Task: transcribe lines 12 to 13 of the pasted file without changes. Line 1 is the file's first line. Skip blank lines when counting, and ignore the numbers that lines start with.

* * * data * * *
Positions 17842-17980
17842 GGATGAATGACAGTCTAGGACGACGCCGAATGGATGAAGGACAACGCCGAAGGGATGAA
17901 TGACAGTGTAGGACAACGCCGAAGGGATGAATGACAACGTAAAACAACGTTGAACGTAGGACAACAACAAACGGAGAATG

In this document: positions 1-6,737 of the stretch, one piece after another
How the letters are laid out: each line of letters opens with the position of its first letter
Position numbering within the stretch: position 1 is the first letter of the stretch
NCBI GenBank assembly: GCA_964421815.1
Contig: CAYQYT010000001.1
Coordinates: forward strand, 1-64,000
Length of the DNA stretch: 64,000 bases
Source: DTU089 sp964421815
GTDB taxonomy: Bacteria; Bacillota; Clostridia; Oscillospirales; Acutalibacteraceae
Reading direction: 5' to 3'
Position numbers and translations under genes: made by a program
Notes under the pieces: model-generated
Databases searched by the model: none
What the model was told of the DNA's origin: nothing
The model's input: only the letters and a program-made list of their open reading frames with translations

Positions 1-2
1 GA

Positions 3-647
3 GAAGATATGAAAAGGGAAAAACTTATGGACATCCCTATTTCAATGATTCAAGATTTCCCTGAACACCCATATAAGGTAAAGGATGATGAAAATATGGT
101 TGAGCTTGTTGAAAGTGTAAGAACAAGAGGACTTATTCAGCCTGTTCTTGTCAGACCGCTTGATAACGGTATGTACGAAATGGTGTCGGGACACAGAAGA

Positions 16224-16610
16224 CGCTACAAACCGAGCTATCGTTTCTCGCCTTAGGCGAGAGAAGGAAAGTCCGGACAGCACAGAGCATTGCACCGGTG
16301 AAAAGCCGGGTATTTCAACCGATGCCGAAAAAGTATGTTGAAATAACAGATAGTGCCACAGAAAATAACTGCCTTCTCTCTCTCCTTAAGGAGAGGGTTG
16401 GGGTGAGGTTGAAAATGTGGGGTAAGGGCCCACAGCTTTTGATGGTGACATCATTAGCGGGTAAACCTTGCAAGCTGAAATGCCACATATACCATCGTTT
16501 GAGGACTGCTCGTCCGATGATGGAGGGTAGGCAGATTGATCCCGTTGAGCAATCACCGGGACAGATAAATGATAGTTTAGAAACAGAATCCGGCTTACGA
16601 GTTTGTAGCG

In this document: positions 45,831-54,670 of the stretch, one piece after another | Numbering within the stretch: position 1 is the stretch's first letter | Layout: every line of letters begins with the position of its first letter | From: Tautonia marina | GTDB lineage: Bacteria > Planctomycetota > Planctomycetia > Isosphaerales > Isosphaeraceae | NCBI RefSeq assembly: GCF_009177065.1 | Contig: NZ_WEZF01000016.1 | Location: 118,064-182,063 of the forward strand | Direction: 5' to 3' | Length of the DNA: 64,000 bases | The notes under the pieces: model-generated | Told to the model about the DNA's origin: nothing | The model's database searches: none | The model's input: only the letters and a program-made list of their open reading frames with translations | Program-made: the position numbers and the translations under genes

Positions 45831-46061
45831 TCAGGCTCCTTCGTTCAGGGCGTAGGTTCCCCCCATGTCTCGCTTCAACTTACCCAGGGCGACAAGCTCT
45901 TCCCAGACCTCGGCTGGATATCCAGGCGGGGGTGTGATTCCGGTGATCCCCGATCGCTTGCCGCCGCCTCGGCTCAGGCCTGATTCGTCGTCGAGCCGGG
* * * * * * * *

GTDB taxonomy: Bacteria; Bacillota; Clostridia; Oscillospirales; Acutalibacteraceae
Reading direction: 5' to 3'